He still shoots mostly in black and white. For veteran photographer Ram Rahman, the monochromatic stylization of the real world still has that everlasting charm. And so do many of his more than 200 photographs, which will be on display in New Delhi during the coming week. From slice-of-life grabs from the Indian metros, to portraits of the rich and elusive, his work spans three decades in the timeline of a nation. Having shifted base to New Delhi a couple of years ago, he speaks to Lounge about his homecoming:
The exhibition showcases photographs taken over 30 years. Is it an attempt to sum up your work?
You can call it a mid-career retrospective. I haven’t done a show in New Delhi
for 20 years now and this turns out to be my biggest one ever. There is a whole generation of photographers and artists not familiar with my work.
Pensive: Rahman’s portrait of Bhupen Khakhar.
How is it that you haven’t returned to the city, which has been your favourite shooting ground, for so many years?
Basically, it’s very hard to show photography. In the past, no one supported it. In this age, because of the boom in the art market and because of the change in attitudes, galleries are increasingly supporting photography.
Does this booming art market finally recognize photography?
Yes, it is very much accepted as an art form though in terms of critical understanding of the medium, we have not gone far.
Why, among the portraits of commoners, do you profile the rich and famous?
Those are all people I know, people who have been with me during various stages of my life. Many of them were my friends or friends of my parents, people like artists M.F.Husain, Satish Gujral, F.N. Souza, dancer Balasaraswathy. I have not searched out these people, they are a part of my eventful life.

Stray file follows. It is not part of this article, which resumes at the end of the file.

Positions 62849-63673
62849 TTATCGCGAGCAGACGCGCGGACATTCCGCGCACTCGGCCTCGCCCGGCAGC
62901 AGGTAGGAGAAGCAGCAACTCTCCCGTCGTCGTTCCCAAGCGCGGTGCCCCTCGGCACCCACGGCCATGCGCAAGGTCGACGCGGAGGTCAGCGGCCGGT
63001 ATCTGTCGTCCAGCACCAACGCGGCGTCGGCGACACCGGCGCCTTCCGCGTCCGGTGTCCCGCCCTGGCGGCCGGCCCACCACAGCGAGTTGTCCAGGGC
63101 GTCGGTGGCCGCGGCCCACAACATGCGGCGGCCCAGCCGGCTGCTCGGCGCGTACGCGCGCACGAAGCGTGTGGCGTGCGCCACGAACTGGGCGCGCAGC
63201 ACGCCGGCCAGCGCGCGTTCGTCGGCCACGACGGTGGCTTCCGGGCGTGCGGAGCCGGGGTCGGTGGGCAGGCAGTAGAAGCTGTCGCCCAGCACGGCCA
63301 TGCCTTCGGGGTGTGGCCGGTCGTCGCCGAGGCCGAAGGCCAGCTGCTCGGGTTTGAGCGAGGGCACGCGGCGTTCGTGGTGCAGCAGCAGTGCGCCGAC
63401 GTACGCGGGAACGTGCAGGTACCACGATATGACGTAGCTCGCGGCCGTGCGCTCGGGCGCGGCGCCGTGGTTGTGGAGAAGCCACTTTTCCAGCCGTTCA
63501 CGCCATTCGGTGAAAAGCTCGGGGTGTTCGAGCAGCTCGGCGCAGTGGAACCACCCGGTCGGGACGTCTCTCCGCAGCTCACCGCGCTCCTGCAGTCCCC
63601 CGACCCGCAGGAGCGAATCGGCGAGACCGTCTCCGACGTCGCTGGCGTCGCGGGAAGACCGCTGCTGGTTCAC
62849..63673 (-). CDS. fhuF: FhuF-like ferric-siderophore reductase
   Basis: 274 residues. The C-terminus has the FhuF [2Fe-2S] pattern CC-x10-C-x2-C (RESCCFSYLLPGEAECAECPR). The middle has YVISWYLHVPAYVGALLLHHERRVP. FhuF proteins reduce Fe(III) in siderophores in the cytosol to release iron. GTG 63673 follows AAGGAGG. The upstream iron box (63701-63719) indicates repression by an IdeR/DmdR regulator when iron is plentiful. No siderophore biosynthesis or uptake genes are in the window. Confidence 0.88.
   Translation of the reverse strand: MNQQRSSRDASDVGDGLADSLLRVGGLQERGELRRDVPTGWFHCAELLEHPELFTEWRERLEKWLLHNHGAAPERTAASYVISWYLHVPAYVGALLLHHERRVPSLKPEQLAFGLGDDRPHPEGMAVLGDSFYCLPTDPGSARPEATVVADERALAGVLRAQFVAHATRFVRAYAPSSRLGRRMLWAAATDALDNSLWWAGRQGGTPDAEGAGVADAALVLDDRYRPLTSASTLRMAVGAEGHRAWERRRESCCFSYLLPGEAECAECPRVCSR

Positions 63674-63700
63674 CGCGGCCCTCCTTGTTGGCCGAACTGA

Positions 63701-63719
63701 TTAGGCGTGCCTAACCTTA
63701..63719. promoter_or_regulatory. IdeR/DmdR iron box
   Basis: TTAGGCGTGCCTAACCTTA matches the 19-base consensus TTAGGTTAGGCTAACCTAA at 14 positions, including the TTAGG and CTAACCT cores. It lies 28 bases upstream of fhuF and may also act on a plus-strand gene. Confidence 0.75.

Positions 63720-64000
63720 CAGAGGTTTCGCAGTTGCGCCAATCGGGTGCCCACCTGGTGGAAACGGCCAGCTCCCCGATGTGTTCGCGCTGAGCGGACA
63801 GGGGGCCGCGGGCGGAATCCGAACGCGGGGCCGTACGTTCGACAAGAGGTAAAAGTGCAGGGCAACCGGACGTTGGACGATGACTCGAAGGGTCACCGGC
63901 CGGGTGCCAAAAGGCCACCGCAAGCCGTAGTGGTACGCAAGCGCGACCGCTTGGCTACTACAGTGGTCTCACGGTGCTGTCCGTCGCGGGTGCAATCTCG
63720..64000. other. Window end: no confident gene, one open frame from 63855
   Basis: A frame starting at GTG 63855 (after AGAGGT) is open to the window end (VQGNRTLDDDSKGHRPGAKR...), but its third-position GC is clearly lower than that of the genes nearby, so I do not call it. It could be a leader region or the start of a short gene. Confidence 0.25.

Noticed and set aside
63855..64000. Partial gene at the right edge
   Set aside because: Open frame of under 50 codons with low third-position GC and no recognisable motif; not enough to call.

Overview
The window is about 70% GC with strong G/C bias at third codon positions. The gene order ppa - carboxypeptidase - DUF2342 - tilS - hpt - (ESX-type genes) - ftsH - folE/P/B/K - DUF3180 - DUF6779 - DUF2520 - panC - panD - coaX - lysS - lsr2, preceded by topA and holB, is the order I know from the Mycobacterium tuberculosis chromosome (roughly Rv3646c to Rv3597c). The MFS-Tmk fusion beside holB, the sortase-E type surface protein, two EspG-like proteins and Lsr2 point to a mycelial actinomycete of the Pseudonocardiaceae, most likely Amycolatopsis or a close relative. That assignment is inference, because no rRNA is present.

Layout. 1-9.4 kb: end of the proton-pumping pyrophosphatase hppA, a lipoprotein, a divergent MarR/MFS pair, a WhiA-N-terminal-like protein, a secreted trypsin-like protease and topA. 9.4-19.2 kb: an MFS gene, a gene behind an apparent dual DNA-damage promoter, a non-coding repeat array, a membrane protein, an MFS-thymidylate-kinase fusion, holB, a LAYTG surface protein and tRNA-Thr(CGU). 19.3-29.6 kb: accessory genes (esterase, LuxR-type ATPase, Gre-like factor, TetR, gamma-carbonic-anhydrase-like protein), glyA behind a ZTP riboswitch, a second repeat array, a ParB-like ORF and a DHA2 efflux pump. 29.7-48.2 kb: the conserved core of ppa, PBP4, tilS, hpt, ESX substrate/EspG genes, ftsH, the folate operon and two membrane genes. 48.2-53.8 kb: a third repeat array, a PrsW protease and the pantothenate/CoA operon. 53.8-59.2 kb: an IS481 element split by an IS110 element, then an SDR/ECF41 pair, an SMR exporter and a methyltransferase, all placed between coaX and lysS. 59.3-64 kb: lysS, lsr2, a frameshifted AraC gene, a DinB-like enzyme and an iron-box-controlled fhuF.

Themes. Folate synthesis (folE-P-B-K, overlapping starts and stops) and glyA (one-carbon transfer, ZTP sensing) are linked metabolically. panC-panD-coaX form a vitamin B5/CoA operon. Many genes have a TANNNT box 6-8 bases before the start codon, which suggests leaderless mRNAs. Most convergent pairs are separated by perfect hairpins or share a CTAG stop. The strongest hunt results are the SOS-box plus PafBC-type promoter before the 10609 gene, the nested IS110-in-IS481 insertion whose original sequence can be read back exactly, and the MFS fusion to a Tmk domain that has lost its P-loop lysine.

What is the story behind the portrait of artist Bhupen Khakhar with Gandhi’s statue?
We had done a symposium on Gandhi in 1995, and Khakhar, an old friend, was there with me. Both of us were amused by a huge bronze statue of Gandhi, which was ironical because the statue was, in many ways, against the principles he stood for. Khakhar had the sense of humour to go and sit in its lap, and I quickly took a shot.
Which photographers have influenced your craft?
Walker Evans, Brassaï and Manuel Alvarez Bravo. All of them are very different
from each other and worked in different cultural settings. Evans was American, Brassaï was Hungarian-French, while Bravo was Mexican, but in their work, I can feel the photographer’s presence in the picture.
A hero gone: Capturing the funeral procession of Safdar Hashmi.
How do you categorize your work?
I work in the documentary style but not in the documentary tradition; the still is shot like a documentary picture but it is assembled in an abstract form. Unlike the documentary tradition, I’m not telling a photostory.
So where does it leave the principle of the photographer being a detached observer?
I don’t think there can be any such thing as a detached observer. By merely making a choice—in terms of the subject—about why you choose a certain scene over the other, you are informing the audience about the subject.
What kind of changes have you noticed in the sights you have been shooting in urban India?
There is a lot of change. To give a small example, in the earlier pictures I could see government officers and babus wearing certain kinds of jackets and suits which were handmade, but over the years they have become much smarter and slicker with sharp, ready-made suits.
Why are you preoccupied with shooting elements of urban Indian visual pop culture like graffiti, billboards and posters?
These objects used to be made by hand containing the sign of the painter, and made all kinds of comments about our society and politics. With the advent of digital technology, a lot of that richness has been lost. Nowadays, almost all of them look the same, and this saddens me.
Bioscope: Scenes From an Eventful Life will be shown at Rabindra Bhavan Gallery, New Delhi, from 2-16 February.